Horsemen of the Apocalypse, Book 2
(Book 1: Hunger review here)
The books are part of a series but need not be read in order. My review contains no spoilers for Hunger or Rage.
Tags: YA, magical realism, bullying, self-injury
Melissa “Missy” Miller feels like her life is spinning completely out of control as her boyfriend dumps her, then humiliates her in front of their entire class by showing the world her scars. To deal with the pain, she cuts more and more, until she cuts too deep and is offered an ultimatum by the Pale Rider, Death: die forever, or accept her new role as the new War, the Red Rider of the Apocalypse.
Missy’s new “job” puts her in contact with not only external battles but internal ones as well. For War is very persuasive and is always trying to convince Missy to let go and unleash her fury on all those who have hurt her and deserve to be hurt in return. To tame War and herself, Missy must come to terms with what is out of her control…and what is.
I was really impressed with Hunger, the first book in this new series that combines mythological influences with serious modern issues. However, I have to be honest and say that the second book, RAGE, didn’t work for me quite as much.
I cannot say anything bad about this series’ intentions. These issues—anorexia and self-injury, body image and bullying—should be taken with the utmost seriousness, and yet Kessler uses such a wonderfully unique way to talk about these issues, which might have been beaten to death in more academic or psychological fields. The idea of these new Riders having to overcome their own issue in order to fully embrace their role and help out others is wonderful. Throw in some persnickety steeds and a wry-voiced Death, and you’ve got an utterly cool blend of the magical and the all-too-real.
RAGE didn’t quite fulfill its mission for me, though. For some reason, I found it really hard to connect with Missy. Not that her situation does not provoke sympathy, for it does, oh it does. But she was so defined by her pain, by her humiliation, that she felt less like a real person and more like a literal “poster girl” one holds up to a crowd of bored “at risk” high school students and says regarding her, “YOU SEE WHAT CAN HAPPEN? YOU DON’T WANT THINGS TO TURN OUT LIKE THIS.” Not a very effective teaching strategy by any means.
RAGE felt, to me, like it was concentrating much more on the message it was trying to send and less on developing unique characters or a compelling plot. Supporting characters were flat and not very convincing: for example, I knew I was supposed to feel angry at Missy’s bullying classmates’ words and actions, but at the same time I felt it was more for show—kind of a “this is what bullies are supposed to do and sound like” act. The message got in the way of the story, I guess.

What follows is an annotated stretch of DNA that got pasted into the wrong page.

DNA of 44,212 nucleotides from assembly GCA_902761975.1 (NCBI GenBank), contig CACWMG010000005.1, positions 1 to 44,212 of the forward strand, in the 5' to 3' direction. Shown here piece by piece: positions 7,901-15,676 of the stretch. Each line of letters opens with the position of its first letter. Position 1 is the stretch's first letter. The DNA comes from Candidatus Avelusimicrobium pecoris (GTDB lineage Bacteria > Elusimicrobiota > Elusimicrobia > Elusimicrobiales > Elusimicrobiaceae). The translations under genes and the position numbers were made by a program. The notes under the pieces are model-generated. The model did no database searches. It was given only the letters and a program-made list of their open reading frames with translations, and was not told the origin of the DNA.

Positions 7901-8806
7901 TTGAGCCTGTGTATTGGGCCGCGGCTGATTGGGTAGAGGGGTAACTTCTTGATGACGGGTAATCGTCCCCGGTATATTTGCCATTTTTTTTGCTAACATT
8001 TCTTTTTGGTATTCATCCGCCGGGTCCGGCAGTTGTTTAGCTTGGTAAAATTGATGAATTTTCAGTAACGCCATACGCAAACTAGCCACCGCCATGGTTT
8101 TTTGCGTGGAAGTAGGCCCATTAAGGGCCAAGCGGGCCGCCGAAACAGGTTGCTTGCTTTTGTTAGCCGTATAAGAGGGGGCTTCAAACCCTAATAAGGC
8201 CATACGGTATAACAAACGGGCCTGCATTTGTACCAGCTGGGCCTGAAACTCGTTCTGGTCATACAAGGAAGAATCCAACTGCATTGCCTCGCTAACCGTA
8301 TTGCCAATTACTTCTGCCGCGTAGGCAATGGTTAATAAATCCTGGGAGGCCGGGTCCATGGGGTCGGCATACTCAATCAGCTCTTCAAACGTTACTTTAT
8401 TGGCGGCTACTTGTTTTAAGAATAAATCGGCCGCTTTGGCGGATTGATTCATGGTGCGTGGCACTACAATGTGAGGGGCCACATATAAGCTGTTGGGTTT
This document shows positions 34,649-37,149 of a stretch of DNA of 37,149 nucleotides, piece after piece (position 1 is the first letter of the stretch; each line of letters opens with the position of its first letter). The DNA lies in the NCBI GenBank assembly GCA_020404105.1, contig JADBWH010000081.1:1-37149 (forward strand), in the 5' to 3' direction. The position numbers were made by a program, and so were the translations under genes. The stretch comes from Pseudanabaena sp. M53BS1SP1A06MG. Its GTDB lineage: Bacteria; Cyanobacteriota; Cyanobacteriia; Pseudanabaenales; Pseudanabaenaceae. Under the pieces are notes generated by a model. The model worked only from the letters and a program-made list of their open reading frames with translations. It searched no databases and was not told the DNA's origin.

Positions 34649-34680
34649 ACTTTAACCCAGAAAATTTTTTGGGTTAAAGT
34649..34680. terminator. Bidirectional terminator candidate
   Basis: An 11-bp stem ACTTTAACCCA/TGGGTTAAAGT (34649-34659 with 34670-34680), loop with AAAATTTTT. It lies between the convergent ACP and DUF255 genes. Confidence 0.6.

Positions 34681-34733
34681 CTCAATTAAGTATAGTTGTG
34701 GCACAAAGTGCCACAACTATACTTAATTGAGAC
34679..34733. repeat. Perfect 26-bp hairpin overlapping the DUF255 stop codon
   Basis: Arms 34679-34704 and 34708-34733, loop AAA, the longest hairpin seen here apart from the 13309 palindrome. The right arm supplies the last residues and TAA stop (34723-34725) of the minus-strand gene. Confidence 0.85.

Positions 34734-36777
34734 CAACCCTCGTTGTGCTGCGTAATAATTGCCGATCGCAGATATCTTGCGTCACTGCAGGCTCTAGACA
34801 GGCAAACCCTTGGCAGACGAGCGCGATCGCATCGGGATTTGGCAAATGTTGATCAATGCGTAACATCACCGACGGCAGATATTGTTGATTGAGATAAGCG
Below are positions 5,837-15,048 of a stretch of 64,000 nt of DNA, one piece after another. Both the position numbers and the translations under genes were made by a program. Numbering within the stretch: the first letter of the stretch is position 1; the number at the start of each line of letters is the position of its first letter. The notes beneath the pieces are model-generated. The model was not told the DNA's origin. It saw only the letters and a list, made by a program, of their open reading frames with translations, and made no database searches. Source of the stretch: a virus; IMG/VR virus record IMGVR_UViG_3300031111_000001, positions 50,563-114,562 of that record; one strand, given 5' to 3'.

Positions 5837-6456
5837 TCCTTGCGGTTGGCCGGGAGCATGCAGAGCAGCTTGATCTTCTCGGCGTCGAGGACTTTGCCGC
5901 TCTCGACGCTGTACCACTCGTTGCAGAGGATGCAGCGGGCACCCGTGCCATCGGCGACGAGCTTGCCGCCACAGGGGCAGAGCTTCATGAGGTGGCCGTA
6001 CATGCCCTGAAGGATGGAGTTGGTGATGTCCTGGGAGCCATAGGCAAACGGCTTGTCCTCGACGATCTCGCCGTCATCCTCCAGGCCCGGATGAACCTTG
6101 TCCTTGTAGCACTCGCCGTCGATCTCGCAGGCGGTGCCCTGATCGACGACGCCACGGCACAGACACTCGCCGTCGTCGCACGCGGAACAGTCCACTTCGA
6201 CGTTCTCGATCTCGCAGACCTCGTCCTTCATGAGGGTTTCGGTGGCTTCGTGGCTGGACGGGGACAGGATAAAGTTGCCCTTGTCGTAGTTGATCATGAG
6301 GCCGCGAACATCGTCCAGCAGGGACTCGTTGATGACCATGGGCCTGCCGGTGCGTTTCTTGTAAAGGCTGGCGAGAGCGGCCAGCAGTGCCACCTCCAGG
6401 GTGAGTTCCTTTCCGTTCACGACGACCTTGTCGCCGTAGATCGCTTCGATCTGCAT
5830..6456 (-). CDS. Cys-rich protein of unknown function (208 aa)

If you read and enjoyed Hunger, I encourage you to give RAGE a try. Perhaps it’s been a while since I’ve read Hunger; perhaps you will find less issue with RAGE than I did.
Houghton Mifflin Harcourt - Graphia / April 4, 2011 / Paperback / 228pp. / $8.99
Sent for review by Blue Slip Media.
Jackie's author guest post:
Stories and Actions
If there's a unifying theme in the Riders of the Apocalypse books, it's how we choose to destroy ourselves -- and how we choose to save ourselves as well. That's where charities come in.
When I was writing HUNGER, my goal was to get people to start thinking about eating disorders. I used to be bulimic, and I still have self-image issues, so this was a very personal issue for me. By the time I was done writing the book, I decided that I would donate a portion of proceeds to the National Eating Disorders Association, a terrific organization that provides support for those affected by eating disorders. (For more about what NEDA does, check out the organization's website.)
Then I started working on RAGE, which looks at self-injury. This was a completely new topic for me; while I've experienced emotional overload, I haven't self-injured (well, other than the bulimia, but that was about food and control, whereas self-injury is more about emotional control). After doing a lot of research, I started writing the book -- and I thought about donating some of the proceeds to a different charity. The problem was, I had no idea which charity to consider.
If you've bought HUNGER or RAGE, thank you so much for helping to make a difference. Because it's not just stories that can help change the world; actions do too.
Thank you for the guest post, Jackie! TWLOHA is an organization that has personal meaning for me and some of my friends. If you haven't heard of them and what they do, I encourage you to check them out. It might bring tears to your eyes.
And if you're still with me...
Riders of the Apocalypse giveaway!
Three lucky winners will receive one copy each of HUNGER and RAGE along with postcards and a mini-poster! To enter, send an e-mail to RageGiveaway@gmail.com. In the body of the e-mail, include your name and e-mail address (if you're under 13, submit a parent's name and e-mail address). One entry per person and prizes will only be shipped to US or Canadian addresses. Entries must be received by midnight (PDT) on 4/30/11. Winners will be selected in a random drawing on 5/1/11 and notified via email.
Jackie's next stop is Mundie Moms at http://mundiemoms.blogspot.com/.